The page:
By Michael Bologna
Plan sponsors' “grace period” for being in full compliance with key features of the Affordable Care Act is over, a benefits consultant said.
Jerry Kalish, president of the Chicago-based retirement plan consulting firm National Benefit Services Inc., said in an interview June 6 that based on discussions he has participated in with senior Department of Labor officials, that's the DOL's general view.
Kalish said that many plan sponsors will be caught off guard when DOL auditors come knocking.
“The DOL has made it clear that the honeymoon is over, but it is also clear a lot of people just aren't prepared,” Kalish told Bloomberg BNA following a presentation at the American Society of Pension Professionals and Actuaries regional conference in Chicago.
Kalish said during the session that the audits would follow the DOL's familiar themes of information, documentation and operational compliance. He said that auditors would pay close attention to key ACA requirements governing grandfathered plans, coverage for adult dependent children, lifetime and annual limits, pre-existing conditions, and claims and appeal procedures.
“What are they looking for? They are looking for information, documentation and operational compliance,” he said. “I would maintain that, functionally, preparing for a Department of Labor audit for health and welfare plans is not different, but for the subject matter, than what it is in a 401(k) or a qualified plan audit.”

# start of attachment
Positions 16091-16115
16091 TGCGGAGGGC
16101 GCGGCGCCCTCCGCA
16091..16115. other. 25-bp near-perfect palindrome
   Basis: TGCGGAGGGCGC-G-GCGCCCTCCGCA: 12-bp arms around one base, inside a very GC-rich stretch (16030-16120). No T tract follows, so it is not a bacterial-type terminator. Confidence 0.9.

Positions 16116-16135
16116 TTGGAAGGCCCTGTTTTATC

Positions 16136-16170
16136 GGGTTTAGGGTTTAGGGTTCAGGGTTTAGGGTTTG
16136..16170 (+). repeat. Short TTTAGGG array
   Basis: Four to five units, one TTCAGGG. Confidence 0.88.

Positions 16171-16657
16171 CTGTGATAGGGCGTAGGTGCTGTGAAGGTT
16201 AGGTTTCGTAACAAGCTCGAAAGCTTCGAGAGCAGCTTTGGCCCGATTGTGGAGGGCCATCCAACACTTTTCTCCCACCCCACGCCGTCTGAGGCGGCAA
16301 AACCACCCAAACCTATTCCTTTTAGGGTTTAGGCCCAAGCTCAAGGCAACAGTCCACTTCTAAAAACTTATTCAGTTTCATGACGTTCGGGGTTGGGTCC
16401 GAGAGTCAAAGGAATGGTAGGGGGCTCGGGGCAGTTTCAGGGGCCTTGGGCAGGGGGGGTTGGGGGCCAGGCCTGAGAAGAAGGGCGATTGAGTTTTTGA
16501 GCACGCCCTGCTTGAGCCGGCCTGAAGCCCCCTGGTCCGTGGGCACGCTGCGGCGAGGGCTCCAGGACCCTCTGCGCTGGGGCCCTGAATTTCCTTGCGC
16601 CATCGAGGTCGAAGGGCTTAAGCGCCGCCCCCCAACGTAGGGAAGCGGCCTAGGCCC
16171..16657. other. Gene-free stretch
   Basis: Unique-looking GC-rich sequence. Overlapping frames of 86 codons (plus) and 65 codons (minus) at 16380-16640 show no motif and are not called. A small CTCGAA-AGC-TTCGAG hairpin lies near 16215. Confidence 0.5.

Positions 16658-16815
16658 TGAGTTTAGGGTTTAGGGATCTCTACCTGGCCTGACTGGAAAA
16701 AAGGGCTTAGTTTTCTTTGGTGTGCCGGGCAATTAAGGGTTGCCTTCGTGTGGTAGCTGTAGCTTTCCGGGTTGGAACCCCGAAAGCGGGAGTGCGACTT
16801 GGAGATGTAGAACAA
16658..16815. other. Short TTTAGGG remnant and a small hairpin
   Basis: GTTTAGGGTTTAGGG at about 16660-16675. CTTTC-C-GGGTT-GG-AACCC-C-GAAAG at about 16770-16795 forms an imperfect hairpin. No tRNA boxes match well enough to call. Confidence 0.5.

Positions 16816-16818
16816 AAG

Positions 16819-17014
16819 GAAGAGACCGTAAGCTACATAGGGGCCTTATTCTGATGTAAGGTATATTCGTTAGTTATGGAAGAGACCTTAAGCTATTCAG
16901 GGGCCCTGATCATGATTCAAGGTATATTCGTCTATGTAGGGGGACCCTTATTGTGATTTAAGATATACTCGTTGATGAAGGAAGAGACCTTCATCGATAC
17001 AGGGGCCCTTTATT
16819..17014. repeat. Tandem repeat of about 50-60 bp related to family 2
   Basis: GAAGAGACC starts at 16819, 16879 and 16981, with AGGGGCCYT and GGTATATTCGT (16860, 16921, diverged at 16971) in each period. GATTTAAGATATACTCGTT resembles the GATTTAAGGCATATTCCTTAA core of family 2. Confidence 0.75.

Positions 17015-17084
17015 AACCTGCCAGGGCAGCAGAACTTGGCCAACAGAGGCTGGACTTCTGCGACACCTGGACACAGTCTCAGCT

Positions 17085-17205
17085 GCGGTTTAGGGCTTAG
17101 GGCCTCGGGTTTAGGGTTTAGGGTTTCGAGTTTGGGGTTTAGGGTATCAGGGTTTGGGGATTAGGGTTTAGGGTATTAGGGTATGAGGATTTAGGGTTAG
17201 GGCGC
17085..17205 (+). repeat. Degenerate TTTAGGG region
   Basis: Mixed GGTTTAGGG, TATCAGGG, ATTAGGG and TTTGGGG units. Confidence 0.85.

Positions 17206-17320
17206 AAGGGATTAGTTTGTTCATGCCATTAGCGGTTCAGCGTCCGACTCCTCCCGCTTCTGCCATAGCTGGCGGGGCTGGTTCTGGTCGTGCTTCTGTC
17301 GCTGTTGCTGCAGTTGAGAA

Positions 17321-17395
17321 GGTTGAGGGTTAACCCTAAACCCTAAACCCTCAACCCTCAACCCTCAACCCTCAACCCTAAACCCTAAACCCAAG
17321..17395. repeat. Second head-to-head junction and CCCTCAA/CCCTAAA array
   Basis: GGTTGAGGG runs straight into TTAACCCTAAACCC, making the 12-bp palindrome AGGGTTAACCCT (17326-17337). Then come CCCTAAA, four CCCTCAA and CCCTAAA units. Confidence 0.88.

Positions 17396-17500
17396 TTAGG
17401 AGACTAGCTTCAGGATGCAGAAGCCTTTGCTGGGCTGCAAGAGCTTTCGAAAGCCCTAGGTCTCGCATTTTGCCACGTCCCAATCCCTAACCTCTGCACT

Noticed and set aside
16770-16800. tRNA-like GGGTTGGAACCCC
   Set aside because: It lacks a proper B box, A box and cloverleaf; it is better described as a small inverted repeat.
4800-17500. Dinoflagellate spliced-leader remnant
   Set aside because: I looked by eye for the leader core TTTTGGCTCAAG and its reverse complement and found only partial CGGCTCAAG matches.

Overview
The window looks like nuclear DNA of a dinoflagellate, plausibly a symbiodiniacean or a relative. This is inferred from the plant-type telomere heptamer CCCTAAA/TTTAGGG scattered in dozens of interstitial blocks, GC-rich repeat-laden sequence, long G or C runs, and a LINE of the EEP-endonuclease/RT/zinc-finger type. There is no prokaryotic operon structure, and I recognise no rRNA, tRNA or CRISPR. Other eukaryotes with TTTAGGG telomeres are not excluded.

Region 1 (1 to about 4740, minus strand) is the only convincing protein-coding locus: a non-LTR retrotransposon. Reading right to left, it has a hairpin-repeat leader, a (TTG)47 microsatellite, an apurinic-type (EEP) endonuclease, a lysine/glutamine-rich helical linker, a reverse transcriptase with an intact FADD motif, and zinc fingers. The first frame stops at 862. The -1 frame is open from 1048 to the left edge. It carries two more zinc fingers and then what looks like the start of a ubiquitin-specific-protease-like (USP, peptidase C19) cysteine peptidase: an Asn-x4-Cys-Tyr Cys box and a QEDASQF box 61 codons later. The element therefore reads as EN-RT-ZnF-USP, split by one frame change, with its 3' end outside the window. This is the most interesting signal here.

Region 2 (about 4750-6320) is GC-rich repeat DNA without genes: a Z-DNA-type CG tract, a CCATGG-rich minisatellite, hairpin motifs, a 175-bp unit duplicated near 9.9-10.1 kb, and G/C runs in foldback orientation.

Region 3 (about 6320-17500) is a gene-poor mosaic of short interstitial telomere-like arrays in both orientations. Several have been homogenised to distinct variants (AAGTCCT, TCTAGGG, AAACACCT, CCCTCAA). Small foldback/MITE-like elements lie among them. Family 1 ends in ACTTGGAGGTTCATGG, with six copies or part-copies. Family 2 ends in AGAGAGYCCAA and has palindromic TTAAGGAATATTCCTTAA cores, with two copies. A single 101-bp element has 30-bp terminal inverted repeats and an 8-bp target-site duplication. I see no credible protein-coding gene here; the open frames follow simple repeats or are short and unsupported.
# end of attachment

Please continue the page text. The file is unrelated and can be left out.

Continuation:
Speaking during the same panel discussion, benefits attorney David C. Strosnider said plan sponsors must also demonstrate that they have implemented robust “internal controls.” Specifically, he said, sponsors must provide evidence of an active and informed plan committee, committee meeting minutes and procedures.
“You can't just look to the plan document, hand it over to DOL and say, ‘The plan document says this,' ” said Strosnider, a partner with Roetzel & Andress in Chicago. “You have to make sure they are meeting with regularity; the meeting minutes are drafted in a way to support that you are exercising your ERISA fiduciary duty; they have people providing appropriate advice.”
Kalish warned plan sponsors to prepare for a wide range of health and welfare issues beyond the ACA—such as ones involving the Employee Retirement Income Security Act, the Health Insurance Portability and Accountability Act and the Consolidated Omnibus Budget Reconciliation Act—if they are notified of an audit.
“When they come in from an audit standpoint, it isn't just the Affordable Care Act. It is all these other issues. It's ERISA, it's HIPAA, it's COBRA, it's the Women's Health and Cancer Rights Act, it's the Genetic Information Nondiscrimination Act,” Kalish said.
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